Ichiro thanks 'Ichi-Meter Lady' with handwritten note and milestone memento
4,000 plus hits will define Ichiro's legacy on the field but it's his kindness off the field that is truly second to none and will be always worth remembering.
Tuesday, December 10, 2013
Though Ichiro Suzuki was traded to the New York Yankees during the 2012 season and elected to re-sign there last winter, many of his biggest fans and supporters remain in Seattle, where he spent the first 11 1/2 years of his MLB career. Among those fans — and perhaps the most loyal of them all — is Amy Franz, who became famous for keeping track of Ichiro’s hit total with her “Ichi-Meter” during his record-breaking 262 hit season in 2004.
As Ichiro closed in on another career milestone, his 4,000th hit between Japan and MLB, Franz decided she was going to fly to New York to support him and hopefully be there firsthand for the historic moment. Her trip would end up taking her to Boston and eventually back to New York, but the persistence paid off as she was in attendance at Yankee Stadium on Aug. 21 when Ichiro slapped one of his trademark singles by a diving Brett Lawrie to join Pete Rose and Ty Cobb as the only professional baseball players to collect 4,000 or more hits.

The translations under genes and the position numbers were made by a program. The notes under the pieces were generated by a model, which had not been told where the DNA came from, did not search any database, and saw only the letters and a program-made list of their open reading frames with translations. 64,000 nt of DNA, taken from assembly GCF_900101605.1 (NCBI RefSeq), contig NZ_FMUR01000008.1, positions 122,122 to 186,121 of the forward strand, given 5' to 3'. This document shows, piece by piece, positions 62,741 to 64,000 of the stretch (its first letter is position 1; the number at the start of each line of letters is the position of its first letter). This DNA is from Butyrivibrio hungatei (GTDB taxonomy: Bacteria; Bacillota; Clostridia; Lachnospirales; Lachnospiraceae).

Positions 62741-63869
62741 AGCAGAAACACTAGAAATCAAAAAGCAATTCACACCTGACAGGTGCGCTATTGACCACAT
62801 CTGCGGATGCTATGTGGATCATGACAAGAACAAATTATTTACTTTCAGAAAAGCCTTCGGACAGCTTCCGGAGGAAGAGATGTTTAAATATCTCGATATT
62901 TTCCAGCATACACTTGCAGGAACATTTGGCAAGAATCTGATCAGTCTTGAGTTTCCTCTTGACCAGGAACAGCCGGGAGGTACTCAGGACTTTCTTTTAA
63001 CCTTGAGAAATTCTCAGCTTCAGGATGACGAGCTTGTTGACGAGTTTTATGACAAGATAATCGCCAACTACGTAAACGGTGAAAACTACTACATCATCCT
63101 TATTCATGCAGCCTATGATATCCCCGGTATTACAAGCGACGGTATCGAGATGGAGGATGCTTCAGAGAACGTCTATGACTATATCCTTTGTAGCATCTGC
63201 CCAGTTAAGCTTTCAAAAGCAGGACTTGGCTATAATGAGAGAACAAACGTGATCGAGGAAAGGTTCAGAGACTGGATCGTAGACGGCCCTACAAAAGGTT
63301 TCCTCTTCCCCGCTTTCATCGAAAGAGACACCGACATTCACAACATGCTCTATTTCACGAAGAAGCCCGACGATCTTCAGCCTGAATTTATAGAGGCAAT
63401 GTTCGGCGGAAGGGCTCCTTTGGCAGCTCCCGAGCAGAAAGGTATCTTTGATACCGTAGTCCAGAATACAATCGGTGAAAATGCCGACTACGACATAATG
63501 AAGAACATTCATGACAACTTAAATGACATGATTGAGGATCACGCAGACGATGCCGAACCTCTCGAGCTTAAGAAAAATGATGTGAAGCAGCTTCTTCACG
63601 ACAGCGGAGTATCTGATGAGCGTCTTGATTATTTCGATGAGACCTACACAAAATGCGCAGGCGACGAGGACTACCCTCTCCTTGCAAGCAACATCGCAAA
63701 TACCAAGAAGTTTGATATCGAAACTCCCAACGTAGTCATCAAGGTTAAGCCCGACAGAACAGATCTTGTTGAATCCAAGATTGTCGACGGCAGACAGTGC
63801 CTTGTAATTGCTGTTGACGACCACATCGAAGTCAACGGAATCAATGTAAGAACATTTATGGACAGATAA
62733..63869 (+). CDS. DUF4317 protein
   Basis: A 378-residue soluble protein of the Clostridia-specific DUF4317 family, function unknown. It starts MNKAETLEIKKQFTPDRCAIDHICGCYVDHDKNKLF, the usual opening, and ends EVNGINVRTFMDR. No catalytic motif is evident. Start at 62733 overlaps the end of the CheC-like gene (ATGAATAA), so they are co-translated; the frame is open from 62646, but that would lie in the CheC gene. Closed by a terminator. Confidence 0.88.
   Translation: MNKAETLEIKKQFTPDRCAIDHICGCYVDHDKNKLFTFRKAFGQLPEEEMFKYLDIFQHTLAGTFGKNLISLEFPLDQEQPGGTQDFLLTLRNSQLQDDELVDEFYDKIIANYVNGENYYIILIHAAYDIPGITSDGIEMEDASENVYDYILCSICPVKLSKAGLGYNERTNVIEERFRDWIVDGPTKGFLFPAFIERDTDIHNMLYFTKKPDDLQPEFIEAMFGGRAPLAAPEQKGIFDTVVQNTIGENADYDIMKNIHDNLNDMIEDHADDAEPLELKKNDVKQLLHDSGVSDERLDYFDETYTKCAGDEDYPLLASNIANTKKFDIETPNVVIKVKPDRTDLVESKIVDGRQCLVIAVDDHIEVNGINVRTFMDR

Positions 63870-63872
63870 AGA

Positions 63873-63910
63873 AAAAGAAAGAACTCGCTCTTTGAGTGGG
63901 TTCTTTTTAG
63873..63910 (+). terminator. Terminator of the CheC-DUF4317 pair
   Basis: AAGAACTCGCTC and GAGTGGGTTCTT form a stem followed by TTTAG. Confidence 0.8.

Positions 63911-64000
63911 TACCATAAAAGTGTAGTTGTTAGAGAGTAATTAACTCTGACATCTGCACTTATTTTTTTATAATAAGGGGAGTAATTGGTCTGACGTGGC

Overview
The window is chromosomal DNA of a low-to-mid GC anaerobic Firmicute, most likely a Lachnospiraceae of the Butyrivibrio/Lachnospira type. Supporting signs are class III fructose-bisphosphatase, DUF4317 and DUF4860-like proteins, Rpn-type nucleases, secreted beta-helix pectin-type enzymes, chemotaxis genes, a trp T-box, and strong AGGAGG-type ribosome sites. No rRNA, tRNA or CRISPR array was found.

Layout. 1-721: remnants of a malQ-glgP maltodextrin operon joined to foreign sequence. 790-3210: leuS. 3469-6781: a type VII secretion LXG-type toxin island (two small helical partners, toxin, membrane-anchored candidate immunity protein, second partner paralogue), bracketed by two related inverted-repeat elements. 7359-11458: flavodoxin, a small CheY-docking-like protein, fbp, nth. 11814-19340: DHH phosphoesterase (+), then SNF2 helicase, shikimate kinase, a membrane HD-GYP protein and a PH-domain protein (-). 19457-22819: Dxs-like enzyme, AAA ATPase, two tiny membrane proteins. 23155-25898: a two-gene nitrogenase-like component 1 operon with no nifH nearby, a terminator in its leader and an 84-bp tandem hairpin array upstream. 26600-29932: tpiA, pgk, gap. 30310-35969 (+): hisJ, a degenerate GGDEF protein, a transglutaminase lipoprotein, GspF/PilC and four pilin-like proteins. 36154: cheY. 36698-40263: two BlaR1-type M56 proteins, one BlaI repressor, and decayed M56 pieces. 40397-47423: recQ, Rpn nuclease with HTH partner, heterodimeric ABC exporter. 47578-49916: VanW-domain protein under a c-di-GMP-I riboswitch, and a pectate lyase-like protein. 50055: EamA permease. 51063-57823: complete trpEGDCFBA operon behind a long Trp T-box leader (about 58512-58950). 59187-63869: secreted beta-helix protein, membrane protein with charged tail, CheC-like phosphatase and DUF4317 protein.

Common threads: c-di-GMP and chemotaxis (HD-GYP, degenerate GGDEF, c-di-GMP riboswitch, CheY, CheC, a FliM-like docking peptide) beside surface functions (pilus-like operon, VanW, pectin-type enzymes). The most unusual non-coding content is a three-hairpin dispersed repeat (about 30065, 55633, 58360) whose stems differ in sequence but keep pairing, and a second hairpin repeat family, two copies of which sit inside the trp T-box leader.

Milestone accomplished for Ichiro.
Mission accomplished for Franz, who was also fortunate enough to share a few moments with an appreciative Ichiro following the game.
Waited forever and finally Ichiro came out of garage! Stopped, talked to me, gave me hug and autograph!!!!! I'll tweet picture later
Apparently, Ichiro thought Franz was due a little more appreciation for traveling all that distance to support him, so he thanked her again with a handwritten note and a memento from the game itself.
The letter is little difficult to read in the photo so we'll transcribe it here:
I didn't know your Ichi Meter could count to 4,000.
Thanks for being there in New York, Boston, and New York again to show me it could. In appreciation of your continued support, please have the wristband I was wearing when you changed it to 4,000.
A simple and classy gesture by one of the game's undisputed class acts.
4,000 plus hits will define Ichiro's legacy on the field and eventually lead him to baseball's Hall of Fame. But it's his kindness off the field that is truly second to none and will be always worth remembering.